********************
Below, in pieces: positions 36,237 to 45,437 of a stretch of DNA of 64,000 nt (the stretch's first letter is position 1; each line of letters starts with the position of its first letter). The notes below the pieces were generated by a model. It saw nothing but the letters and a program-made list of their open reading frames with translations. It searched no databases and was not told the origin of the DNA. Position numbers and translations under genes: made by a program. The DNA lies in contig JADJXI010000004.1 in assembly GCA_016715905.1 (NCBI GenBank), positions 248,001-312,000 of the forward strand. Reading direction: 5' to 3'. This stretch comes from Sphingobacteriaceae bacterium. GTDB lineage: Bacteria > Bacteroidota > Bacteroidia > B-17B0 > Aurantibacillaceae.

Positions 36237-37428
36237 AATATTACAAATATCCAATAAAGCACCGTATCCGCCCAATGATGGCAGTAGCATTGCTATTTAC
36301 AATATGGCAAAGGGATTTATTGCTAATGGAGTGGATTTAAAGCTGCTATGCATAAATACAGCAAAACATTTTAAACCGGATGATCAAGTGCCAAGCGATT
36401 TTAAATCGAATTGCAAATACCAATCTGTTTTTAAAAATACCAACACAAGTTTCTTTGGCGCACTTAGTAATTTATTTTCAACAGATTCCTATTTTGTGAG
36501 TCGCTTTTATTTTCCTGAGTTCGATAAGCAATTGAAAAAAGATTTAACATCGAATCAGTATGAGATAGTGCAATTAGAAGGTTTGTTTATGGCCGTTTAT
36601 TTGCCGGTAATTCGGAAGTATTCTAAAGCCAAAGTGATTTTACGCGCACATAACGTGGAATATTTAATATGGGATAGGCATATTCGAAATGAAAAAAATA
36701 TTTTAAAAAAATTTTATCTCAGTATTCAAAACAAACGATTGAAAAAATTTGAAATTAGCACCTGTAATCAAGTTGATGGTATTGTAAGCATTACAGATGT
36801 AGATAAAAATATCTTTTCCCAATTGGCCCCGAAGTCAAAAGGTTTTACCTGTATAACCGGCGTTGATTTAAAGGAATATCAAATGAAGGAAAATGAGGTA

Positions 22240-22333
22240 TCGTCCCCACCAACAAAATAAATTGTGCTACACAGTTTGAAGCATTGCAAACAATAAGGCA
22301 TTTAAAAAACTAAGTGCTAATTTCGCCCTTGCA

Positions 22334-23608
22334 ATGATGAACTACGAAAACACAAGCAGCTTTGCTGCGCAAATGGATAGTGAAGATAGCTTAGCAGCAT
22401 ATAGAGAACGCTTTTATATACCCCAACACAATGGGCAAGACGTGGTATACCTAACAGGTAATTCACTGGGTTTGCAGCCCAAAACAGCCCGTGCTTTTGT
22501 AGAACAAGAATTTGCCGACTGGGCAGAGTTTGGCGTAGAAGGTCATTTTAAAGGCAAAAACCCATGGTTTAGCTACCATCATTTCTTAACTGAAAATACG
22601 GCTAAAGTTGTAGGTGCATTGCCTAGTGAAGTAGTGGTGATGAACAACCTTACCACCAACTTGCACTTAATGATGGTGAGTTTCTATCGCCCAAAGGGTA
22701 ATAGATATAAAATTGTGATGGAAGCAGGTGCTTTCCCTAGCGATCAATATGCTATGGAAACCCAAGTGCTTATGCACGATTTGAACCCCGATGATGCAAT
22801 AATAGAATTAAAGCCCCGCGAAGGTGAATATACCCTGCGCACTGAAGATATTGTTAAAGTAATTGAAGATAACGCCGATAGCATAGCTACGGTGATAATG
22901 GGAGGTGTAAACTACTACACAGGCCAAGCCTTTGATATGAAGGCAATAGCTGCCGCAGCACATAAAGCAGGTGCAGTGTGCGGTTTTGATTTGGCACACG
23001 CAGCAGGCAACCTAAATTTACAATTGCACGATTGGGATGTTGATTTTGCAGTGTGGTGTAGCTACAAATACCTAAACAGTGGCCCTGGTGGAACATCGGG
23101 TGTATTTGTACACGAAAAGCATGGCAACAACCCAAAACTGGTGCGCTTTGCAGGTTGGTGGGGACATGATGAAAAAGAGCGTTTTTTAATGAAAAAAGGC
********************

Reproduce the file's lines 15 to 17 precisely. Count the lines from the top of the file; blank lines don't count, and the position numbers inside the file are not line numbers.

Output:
22401 ATAGAGAACGCTTTTATATACCCCAACACAATGGGCAAGACGTGGTATACCTAACAGGTAATTCACTGGGTTTGCAGCCCAAAACAGCCCGTGCTTTTGT
22501 AGAACAAGAATTTGCCGACTGGGCAGAGTTTGGCGTAGAAGGTCATTTTAAAGGCAAAAACCCATGGTTTAGCTACCATCATTTCTTAACTGAAAATACG
22601 GCTAAAGTTGTAGGTGCATTGCCTAGTGAAGTAGTGGTGATGAACAACCTTACCACCAACTTGCACTTAATGATGGTGAGTTTCTATCGCCCAAAGGGTA